From December 2019 to March 2020 when Covid-19 was taking off in the UK, I looked after a total of 8 cats over 5 house-sitting assignments. I sometimes drift off into thinking about the cats I looked after and how much I miss them.
I learned something important looking after so many different cats in such a short space of time. I learned that I truly, loved all those cats, despite their wildly different, and often very quirky, personalities.
There was the cat that wanted absolutely nothing to do with me. I provided food, she ate. That was the extent of our relationship. But I loved her. Then there were the two Bengal cats who tested my nerves by staying out all night long and often not coming back until mid-morning, at which point they’d sprawl out on the heated floor, or on my lap, or we’d play together in the garden. I loved them too.
Then there was the cat who loved sitting by the bath whilst you were in it, enjoyed jazz music, and was forever pawing at the fridge. Oh, how I loved him. And the little ginger cat who insisted on bringing live mice into the bedroom in the middle of the night, who pierced a hole in my plastic tub to try and get at the butter and who ate her food in approximately 10 seconds. Little Meggy was crazy, but I loved her too!
And finally, there were the three fluffy cats, including the elderly, silver-haired Angel, who squawked rather than meowed, vomited often, made it very difficult to give her her medication and who would not rest until she was suckered to my chest and being lovingly cuddled in my arms. I miss Angel very, very much.
What I love about cats is that they don’t try to change to suit you. They just are who they are. They don’t try to be ‘good’ cats, or ‘nice’ cats or the ‘right kind’ of cats. And what I love even more is realising that no matter what they are like, I love them anyway. I love them because I love them, not because of anything they do or don’t do and not because of anything they are or are not. They are loveable because they are!
And then I think of how much I have not been like the cats I’ve loved. How much I’ve tried to be good, to be nice, to be the right kind of person, and generally try to act in a way that means no one could ever have a reason not to like me.
Yet of course, despite my best efforts, I have failed at this. And not only have I failed, but in the process I lost the most basic joy of life – the joy of being yourself!
This is still something I sit with and observe within myself – all the ways I’m fearful of being myself in case it isn’t to someone else’s liking, which of course, eventually, at some time or another, it won’t be. Have you noticed how it is actually completely impossible to go through life and have everyone think wonderfully of you?
I’ve noticed how I even do it here sometimes, with my writing. You see, I’m familiar with lots of the people on my email list. There are different groups of people who have come to receive my writing at different periods of time.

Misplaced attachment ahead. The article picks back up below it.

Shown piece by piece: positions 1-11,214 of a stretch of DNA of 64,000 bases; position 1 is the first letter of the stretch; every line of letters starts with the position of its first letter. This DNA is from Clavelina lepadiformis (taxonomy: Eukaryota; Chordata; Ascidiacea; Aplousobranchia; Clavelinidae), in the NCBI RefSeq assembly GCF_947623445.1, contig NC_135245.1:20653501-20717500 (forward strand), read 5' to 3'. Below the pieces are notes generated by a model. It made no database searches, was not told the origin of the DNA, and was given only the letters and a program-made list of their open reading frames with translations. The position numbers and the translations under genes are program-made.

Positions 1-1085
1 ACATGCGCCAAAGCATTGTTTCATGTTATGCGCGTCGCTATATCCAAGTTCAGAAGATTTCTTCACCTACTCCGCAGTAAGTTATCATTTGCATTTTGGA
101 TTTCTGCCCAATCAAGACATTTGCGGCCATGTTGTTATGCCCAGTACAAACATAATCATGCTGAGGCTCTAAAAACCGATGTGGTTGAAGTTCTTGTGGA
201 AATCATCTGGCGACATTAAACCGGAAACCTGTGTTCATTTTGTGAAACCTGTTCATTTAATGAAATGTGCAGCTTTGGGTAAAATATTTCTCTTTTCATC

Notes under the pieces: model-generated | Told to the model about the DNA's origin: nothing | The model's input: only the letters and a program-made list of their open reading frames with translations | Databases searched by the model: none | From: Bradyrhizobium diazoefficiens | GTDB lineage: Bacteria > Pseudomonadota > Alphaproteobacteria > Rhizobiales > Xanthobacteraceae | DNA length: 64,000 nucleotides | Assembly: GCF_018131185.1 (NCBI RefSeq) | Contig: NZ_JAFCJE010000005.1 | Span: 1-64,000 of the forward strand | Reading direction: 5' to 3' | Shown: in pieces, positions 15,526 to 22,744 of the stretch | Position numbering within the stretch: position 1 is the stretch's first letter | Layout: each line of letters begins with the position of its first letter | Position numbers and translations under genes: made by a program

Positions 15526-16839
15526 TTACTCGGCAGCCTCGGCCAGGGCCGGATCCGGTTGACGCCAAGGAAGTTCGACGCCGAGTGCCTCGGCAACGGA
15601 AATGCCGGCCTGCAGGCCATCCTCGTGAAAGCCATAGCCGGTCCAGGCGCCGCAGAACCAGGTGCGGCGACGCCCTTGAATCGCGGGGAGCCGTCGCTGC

There are the people who have been here ever since I started writing online in 2012. There are friends I know from real life. There are even people I have done cat-sitting assignments for. There are teachers from school. There are people who came after my Buddha at the Gas Pump interview. There are people who have read a guest post I’ve written somewhere online.
And in my head, all these people have different ideas about who I am because we can’t really help that, can we? We filter the people we know through our own lens. And at this point in time, I have a pretty good idea about which things I write will speak to which people.
And so sometimes, there might be something I really want to say but I think, ‘Oh yes, but that one person on my list might misunderstand that and be offended’ and so I think twice and doubt myself. Of course, I never purposely try to offend anyone but you see how it’s impossible not to upset some people some of the time because whenever we express ourselves, that expression interacts with a person and everything that is inside them, which we cannot control and nor can we control what they think or perceive about us.
I love observing my patterns and habits and feeling what feels helpful and what feels like something I need to keep letting go of. When we observe clearly what’s going on and feel the associated fear, for example, that goes along with it, there’s a window of opportunity to just be with that fear and to see how it doesn’t need to run the show. It doesn’t have to control your life.
And then? And then there’s a little more freedom to take the actions that you want to take. To express what you want to express. To not be a puppet on strings moving in all directions trying to make sure everyone likes you. Ultimately, to feel the basic joy of being yourself and knowing that no matter what, you are loved just because you are. Because you exist.
Love and courage,